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depreciate

[dih-pree-shee-eyt] /dɪˈpri ʃiˌeɪt/
verb (used with object), depreciated, depreciating.
1.
to reduce the purchasing value of (money).
2.
to lessen the value or price of.
3.
to claim depreciation on (a property) for tax purposes.
4.
to represent as of little value or merit; belittle.
verb (used without object), depreciated, depreciating.
5.
to decline in value.
Origin
1640-1650
1640-50; < Late Latin dēpretiātus undervalued (past participle of dēpretiāre, in Medieval Latin spelling dēpreciāre), equivalent to Latin dē- de- + preti(um) price + -ātus -ate1
Related forms
depreciatingly, adverb
depreciator, noun
nondepreciating, adjective
predepreciate, verb, predepreciated, predepreciating.
redepreciate, verb, redepreciated, redepreciating.
undepreciated, adjective
underdepreciate, verb (used with object), underdepreciated, underdepreciating.
Can be confused
deprecate, depreciate (see usage note at deprecate)
Synonyms
4. disparage, decry, minimize.
Usage note
4. See deprecate.
Dictionary.com Unabridged
Based on the Random House Dictionary, © Random House, Inc. 2014.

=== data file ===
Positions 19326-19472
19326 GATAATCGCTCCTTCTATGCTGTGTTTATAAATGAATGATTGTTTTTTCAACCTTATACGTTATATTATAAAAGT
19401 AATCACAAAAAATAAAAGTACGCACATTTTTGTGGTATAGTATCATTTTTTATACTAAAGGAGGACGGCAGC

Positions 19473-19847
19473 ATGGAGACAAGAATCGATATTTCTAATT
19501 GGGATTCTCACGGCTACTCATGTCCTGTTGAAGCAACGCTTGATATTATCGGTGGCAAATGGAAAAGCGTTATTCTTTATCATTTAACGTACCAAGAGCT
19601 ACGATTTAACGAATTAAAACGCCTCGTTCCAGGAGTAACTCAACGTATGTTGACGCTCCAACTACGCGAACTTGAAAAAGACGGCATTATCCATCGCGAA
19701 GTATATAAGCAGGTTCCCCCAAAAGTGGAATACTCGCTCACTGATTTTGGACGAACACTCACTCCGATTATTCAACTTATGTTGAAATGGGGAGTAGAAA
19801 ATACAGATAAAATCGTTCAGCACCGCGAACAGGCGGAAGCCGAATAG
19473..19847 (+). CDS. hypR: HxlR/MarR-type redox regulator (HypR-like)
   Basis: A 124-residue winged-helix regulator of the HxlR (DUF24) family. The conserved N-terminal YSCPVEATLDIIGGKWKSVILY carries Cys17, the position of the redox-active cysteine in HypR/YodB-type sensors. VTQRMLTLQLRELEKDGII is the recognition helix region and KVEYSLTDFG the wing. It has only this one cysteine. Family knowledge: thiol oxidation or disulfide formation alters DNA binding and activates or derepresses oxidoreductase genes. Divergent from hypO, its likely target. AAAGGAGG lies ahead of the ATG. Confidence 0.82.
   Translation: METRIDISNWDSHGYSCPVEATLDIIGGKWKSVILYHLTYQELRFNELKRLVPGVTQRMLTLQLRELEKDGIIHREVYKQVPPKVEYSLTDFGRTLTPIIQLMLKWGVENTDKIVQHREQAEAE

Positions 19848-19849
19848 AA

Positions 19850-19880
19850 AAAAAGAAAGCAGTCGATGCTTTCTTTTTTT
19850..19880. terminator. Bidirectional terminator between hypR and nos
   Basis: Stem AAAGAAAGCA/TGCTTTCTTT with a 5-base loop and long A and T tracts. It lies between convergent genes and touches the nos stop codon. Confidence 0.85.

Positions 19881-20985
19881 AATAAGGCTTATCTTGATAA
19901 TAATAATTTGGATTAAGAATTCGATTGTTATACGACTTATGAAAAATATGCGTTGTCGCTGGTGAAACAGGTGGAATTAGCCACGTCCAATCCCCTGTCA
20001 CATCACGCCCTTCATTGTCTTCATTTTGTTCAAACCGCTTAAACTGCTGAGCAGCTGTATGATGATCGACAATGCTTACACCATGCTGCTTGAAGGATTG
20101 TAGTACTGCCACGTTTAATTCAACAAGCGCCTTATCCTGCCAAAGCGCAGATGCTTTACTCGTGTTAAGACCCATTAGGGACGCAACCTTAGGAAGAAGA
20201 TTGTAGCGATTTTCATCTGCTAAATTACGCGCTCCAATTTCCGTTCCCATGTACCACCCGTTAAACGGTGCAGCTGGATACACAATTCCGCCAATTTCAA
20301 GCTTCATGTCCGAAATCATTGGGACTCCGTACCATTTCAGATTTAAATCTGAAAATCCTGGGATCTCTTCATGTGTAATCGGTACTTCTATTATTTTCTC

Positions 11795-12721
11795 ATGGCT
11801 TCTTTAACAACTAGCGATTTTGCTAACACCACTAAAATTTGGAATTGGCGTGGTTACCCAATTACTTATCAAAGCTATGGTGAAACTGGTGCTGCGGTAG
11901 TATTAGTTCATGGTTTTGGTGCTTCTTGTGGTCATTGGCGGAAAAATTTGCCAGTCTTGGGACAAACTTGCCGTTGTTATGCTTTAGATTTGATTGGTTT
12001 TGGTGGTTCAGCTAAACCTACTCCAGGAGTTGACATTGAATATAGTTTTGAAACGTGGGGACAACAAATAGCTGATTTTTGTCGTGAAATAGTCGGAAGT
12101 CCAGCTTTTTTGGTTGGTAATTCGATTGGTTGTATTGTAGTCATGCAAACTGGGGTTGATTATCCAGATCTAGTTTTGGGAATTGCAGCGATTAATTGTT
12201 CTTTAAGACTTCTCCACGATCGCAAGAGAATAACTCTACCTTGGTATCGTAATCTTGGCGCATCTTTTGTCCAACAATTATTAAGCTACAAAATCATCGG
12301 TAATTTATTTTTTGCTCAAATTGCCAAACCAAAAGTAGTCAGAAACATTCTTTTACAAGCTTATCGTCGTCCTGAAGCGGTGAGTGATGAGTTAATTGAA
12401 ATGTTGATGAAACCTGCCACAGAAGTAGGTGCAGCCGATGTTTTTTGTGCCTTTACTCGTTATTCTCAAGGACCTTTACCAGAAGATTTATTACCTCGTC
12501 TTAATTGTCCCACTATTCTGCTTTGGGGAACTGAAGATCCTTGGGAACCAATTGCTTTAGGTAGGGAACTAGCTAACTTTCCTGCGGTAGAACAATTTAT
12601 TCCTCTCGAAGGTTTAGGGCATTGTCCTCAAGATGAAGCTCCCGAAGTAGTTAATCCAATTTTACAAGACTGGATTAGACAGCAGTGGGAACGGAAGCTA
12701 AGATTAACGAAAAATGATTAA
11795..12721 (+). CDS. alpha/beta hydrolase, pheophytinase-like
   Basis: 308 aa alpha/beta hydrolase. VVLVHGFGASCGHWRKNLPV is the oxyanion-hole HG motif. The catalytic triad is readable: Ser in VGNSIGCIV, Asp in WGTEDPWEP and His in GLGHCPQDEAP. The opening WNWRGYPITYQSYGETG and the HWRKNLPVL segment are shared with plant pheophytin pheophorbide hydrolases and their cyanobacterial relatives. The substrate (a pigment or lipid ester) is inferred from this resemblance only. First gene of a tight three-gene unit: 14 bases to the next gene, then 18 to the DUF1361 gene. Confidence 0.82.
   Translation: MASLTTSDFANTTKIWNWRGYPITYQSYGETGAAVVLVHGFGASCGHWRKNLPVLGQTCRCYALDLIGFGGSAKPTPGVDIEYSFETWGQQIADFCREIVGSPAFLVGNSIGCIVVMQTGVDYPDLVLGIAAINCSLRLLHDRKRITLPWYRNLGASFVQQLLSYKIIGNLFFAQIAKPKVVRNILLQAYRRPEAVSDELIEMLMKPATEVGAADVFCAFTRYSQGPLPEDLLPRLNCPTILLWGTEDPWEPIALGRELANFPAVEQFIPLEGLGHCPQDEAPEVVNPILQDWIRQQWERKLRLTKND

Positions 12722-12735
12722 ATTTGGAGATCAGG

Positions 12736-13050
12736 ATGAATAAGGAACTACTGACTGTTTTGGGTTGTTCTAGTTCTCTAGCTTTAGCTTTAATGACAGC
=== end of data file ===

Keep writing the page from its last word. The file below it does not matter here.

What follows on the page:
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Examples from the web for depreciated
  • The machine tools are probably fully depreciated and dying off.
  • The opposite is true for cities in countries whose currency has depreciated.
  • Or you could say that spending is being depreciated against revenues and thus spending is doing the work.
  • So much of the money was produced to fund the war that it quickly depreciated.
  • Such a policy reimburses an owner for only an item's depreciated value.
  • Property depreciated under methods not expressed in a term of years.
  • Instead, you should keep them as part of the permanent records of the depreciated property.
  • Replacement cost can only be used if properly depreciated.
  • Determine the type of green or other land improvement being depreciated.
  • In this case, you would have paid less for depreciation than the amount the vehicle actually depreciated.
British Dictionary definitions for depreciated

depreciate

/dɪˈpriːʃɪˌeɪt/
verb
1.
to reduce or decline in value or price
2.
(transitive) to lessen the value of by derision, criticism, etc; disparage
Derived Forms
depreciatingly, adverb
depreciator, noun
depreciatory (dɪˈpriːʃɪətərɪ; -trɪ), depreciative, adjective
Word Origin
C15: from Late Latin dēpretiāre to lower the price of, from Latin de- + pretiumprice
Collins English Dictionary - Complete & Unabridged 2012 Digital Edition
© William Collins Sons & Co. Ltd. 1979, 1986 © HarperCollins
Publishers 1998, 2000, 2003, 2005, 2006, 2007, 2009, 2012
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Word Origin and History for depreciated

depreciate

v.

mid-15c., from Latin depretiatus, past participle of depretiare "to lower the price of, undervalue," from de- "down" (see de-) + pretium "price" (see price (n.)). Related: Depreciated; depreciating; depreciatory.

Online Etymology Dictionary, © 2010 Douglas Harper
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